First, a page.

If his two latest short story collections are indicative, Brian Ames ’85 is a prolific writer of unsettling talent. Releasing both Head Full of Traffic and Eighty-Sixed: A Compendium of the Hapless in 2004, Ames packs 22-plus pieces into each collection. Granted, many of the works run only a few pages long, but these are stories brief only in word length.
In Head Full of Traffic, ostensibly labeled a collection of horror pieces, Ames skillfully adds his own flair to the genre. In “Carnival,” a crazed carnie imagines an apocalyptic Midway. “Weeb staggers away from the Fun House, swivels that cornpone head when he hears tearing metal. Carriages of the Octopus rocket into space, occupants trailing one long scream. To his right, up against one of the Port-a-Potties, a carnie’s smacking a skank’s head with a ring-toss bottle. The glass slowly reshapes the skank’s melon with each blow, as if his head were fashioned from children’s clay.” The savage yet humorous prose sets an intoxicating mood until the reader, like Weeb, cannot distinguish delusion from reality. In many of the pieces in Head Full of Traffic, Ames relies a bit heavily on the horrific denouement to close the deal, as in “Istvan the Painter,” where a woman is ravished by the eyes of the title character, and realizes she carries his demonic spawn in a forced epiphany: “‘Mama,’ it seemed to gurgle'” Not as psychologically subtle an ending as in, say, the “Turn of the Screw,” but effective in what the piece is attempting to accomplish.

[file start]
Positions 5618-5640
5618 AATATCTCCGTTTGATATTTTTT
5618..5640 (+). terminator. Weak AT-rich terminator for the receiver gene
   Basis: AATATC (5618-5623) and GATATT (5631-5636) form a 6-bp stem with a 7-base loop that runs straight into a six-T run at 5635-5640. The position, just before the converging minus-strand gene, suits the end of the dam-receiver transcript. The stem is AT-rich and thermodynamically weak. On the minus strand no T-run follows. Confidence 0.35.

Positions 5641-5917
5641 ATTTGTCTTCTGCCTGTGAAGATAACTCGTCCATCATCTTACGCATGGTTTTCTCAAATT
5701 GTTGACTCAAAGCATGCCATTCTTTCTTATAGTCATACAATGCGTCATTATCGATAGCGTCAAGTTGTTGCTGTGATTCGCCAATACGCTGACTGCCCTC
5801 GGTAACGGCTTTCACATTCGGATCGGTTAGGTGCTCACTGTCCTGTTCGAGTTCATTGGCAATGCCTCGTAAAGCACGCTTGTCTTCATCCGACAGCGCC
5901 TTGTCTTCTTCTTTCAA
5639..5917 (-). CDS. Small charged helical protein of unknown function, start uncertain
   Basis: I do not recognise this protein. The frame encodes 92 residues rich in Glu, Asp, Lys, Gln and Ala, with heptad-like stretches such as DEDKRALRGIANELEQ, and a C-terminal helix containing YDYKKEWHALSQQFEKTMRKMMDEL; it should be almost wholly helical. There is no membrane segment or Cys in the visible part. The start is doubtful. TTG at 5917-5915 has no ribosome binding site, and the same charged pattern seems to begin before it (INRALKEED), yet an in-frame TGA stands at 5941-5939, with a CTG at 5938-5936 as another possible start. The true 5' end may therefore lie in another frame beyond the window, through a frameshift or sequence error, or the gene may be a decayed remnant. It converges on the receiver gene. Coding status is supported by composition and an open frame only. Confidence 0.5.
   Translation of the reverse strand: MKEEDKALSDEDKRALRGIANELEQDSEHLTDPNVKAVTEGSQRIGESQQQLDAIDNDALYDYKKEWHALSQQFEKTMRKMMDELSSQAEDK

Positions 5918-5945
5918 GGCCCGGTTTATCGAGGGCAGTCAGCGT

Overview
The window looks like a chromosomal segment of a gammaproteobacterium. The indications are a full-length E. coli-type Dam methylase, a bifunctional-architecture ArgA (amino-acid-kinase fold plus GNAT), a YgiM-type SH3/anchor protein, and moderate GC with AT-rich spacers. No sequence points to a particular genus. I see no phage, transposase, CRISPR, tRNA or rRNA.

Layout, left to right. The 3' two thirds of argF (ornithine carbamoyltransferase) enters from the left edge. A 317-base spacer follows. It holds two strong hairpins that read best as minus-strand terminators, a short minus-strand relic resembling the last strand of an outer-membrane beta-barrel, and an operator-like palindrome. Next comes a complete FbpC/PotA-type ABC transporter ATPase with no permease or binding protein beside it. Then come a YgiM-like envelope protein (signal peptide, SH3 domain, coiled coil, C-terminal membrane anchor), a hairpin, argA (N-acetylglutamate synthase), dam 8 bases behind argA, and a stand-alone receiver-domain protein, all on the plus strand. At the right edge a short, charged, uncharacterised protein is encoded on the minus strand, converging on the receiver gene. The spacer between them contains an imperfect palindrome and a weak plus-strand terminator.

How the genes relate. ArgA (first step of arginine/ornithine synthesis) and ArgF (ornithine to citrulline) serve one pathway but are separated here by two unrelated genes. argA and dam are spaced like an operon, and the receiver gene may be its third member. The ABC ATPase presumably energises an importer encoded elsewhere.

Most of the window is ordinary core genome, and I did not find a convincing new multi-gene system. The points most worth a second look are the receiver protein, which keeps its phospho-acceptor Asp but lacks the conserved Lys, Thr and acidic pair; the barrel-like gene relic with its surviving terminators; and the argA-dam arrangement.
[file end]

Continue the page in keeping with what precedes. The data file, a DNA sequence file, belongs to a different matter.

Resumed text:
Overall, Ames doesn’t allow his spectacular plot elements to overtake the conflicts of character nor the line-by-line writing itself, which is always a hallmark of fine fiction.